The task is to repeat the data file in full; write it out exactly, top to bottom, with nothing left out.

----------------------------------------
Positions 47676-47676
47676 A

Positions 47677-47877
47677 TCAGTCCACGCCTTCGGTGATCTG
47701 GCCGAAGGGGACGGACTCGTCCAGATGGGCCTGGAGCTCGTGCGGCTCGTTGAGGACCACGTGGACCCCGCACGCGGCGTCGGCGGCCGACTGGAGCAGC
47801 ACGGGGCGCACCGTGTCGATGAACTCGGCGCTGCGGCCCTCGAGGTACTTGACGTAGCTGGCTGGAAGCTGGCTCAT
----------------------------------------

Positions 47676-47676
47676 A

Positions 47677-47877
47677 TCAGTCCACGCCTTCGGTGATCTG
47701 GCCGAAGGGGACGGACTCGTCCAGATGGGCCTGGAGCTCGTGCGGCTCGTTGAGGACCACGTGGACCCCGCACGCGGCGTCGGCGGCCGACTGGAGCAGC
47801 ACGGGGCGCACCGTGTCGATGAACTCGGCGCTGCGGCCCTCGAGGTACTTGACGTAGCTGGCTGGAAGCTGGCTCAT